Manuel Balce Ceneta/AP
Congress has until March 27 to pass a Continuing Resolution. If it doesn't, the government will run out of money and will likely shut down.
Manuel Balce Ceneta/AP
Now that the sequester has taken effect, there's a new phrase that keeps popping up in Washington: the "continuing resolution." If Congress doesn't pass a continuing resolution by March 27, the government will run out of money and will likely shut down. Here's a list of four things you might want to know about how a continuing resolution works and how it might soften the blow of the sequester.
1. Exactly what is a "continuing resolution"?
The continuing resolution, or CR for short, is legislation that basically allows Congress to just carry over the previous fiscal year's budget into the next one. In other words, it permits Congress to maintain roughly the same budget priorities and budget levels over the subsequent year. A CR can last for any length of time, whatever Congress wants — a few weeks, six months, a year, anything.
2. Why would Congress want to pass a CR in the first place?
Let's back up a little bit. Every year, Congress has to set funding levels for agencies and departments. According to the Constitution, Congress is supposed to do this through appropriations bills. But when Congress can't agree on what those appropriations should look like, they punt, by passing a continuing resolution. Or, they can pass individual appropriations bills for some departments and use a CR for the rest of the departments if they can't hammer out those particular budgets. Often Congress just passes a CR to buy itself more time.
And if lawmakers can't even pass a CR before government funding runs out, the government could simply shut down.
3. Is there a real threat of a government shutdown in this case?
Both House Speaker John Boehner and President Obama seem to agree — they're not interested in that particular game of chicken. The last time the government shut down was in 1995 and 1996, during the Clinton presidency. Republicans paid a political price for that.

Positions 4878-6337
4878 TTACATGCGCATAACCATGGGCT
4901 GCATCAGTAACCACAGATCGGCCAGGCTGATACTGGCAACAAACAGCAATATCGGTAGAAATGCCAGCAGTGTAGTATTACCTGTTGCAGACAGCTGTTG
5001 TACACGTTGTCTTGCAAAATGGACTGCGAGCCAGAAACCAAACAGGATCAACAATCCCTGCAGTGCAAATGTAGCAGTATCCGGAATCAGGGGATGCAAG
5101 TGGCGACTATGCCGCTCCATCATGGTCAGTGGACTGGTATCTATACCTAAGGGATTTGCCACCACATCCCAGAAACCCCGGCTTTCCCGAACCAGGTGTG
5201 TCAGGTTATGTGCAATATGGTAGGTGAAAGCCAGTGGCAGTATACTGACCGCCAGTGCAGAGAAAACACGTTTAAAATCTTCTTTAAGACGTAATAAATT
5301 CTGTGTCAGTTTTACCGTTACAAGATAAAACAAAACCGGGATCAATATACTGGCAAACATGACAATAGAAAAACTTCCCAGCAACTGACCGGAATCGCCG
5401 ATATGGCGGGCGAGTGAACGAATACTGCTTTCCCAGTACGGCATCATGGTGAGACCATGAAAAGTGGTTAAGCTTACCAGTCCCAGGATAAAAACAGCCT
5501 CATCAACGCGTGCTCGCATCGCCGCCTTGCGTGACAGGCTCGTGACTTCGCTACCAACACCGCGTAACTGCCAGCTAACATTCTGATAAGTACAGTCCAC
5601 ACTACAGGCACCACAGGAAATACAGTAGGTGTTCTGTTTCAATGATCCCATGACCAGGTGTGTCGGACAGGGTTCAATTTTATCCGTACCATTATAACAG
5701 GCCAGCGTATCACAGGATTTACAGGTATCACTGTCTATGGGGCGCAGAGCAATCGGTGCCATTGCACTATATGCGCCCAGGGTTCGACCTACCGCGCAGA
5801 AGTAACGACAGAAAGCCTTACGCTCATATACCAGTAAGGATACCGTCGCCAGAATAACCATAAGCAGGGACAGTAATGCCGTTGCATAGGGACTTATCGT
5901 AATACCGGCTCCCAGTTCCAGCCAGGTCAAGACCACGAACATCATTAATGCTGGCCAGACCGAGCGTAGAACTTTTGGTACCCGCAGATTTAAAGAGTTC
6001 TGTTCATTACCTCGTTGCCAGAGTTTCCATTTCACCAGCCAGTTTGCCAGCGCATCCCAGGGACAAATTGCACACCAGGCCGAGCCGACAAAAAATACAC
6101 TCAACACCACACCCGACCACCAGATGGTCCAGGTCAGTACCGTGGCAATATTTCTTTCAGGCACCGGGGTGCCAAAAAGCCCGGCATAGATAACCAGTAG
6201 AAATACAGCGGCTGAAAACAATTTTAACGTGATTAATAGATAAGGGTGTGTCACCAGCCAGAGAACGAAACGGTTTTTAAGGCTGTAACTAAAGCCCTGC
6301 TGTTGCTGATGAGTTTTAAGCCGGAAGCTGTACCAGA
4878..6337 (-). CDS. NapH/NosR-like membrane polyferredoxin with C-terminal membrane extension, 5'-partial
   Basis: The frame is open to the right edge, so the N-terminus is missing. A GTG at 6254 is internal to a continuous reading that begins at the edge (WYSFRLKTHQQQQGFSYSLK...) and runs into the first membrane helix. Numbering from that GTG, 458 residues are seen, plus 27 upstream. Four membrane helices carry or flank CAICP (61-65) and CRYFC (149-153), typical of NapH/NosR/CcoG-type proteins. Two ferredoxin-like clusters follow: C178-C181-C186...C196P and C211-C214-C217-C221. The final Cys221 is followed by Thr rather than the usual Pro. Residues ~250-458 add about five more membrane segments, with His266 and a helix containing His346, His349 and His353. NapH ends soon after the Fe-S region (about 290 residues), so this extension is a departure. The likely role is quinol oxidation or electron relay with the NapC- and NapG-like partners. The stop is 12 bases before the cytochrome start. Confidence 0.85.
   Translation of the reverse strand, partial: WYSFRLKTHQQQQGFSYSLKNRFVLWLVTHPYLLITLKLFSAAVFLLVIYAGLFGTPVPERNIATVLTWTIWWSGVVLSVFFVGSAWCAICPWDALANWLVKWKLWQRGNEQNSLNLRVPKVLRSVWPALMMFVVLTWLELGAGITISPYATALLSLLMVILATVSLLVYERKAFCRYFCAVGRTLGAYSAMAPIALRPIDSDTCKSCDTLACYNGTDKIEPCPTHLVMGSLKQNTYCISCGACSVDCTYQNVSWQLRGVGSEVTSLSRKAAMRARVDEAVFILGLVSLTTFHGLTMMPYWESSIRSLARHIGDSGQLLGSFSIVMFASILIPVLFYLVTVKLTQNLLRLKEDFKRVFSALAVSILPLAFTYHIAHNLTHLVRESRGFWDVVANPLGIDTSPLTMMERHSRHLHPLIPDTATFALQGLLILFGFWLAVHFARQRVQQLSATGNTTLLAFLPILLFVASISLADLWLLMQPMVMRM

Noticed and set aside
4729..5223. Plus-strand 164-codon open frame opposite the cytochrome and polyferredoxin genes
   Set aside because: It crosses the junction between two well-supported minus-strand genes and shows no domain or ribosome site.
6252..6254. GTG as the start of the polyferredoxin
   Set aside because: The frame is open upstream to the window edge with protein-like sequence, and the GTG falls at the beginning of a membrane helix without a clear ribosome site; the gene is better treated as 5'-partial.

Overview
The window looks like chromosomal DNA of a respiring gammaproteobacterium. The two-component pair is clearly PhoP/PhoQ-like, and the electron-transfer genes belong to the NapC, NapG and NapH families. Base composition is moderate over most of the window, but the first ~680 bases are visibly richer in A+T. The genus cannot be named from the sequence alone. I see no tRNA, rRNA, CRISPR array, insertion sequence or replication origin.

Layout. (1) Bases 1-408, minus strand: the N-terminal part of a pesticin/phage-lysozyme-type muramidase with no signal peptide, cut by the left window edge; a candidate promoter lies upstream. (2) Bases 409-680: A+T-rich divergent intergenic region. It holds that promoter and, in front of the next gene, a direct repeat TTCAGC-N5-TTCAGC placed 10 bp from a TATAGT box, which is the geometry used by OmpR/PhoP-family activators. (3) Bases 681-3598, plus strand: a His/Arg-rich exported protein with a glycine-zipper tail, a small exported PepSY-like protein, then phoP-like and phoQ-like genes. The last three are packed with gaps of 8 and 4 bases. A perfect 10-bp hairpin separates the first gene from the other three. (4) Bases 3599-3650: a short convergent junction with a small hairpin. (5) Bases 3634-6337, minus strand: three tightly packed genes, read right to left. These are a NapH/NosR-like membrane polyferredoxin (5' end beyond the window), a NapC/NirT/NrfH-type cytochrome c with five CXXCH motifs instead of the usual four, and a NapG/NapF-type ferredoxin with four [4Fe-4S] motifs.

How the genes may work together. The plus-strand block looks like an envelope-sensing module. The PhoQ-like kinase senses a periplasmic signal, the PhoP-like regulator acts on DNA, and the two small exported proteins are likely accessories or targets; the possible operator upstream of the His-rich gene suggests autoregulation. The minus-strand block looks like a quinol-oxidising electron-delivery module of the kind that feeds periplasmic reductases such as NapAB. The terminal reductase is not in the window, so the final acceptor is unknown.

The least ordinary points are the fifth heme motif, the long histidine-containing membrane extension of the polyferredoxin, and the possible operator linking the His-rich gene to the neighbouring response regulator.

Actually, lawmakers in Washington are used to passing continuing resolutions. Over the past 40 years, the CR has been the standard way of doing business on Capitol Hill. Going through the full, traditional appropriations process is a now very rare event in Washington.
4. So how does the continuing resolution interact with the sequester?
Oh, right, there's the sequester. Because a sequester is in effect, figuring out what a budget will look like under a continuing resolution is going to be messier. As budget expert Stan Collender of Qorvis Communications put it, "What's going to happen in March is a new definition of the phrase 'March Madness.' It will have less to do with college basketball and a lot to do with craziness in Washington on budget-related issues."
Collender says because the continuing resolution is legislation that's coming after the sequester, it could theoretically cancel or modify the sequester — if Congress and the White House can agree on something. Because a CR is "must-pass" legislation, it offers Congress and the White House another opportunity to take a look at funding for fiscal year 2013, which ends Sept. 30, and possibly figure out a way to replace the sequester.
The House has just taken the first stab at a CR. The chairman of the House Appropriations Committee has introduced a bill that keeps the sequester in place but reallocates funding within the departments of Defense and Veterans Affairs, to help cushion the impact of the cuts. It's a way for Chairman Hal Rogers, R-Ky., to determine budget priorities rather than letting the White House do it.
But actually reversing the sequester will take a lot more than letting some departments reallocate money. It will likely include a mix of tax overhaul and cuts to entitlements, such as Medicare and Social Security. That fight could take a long time.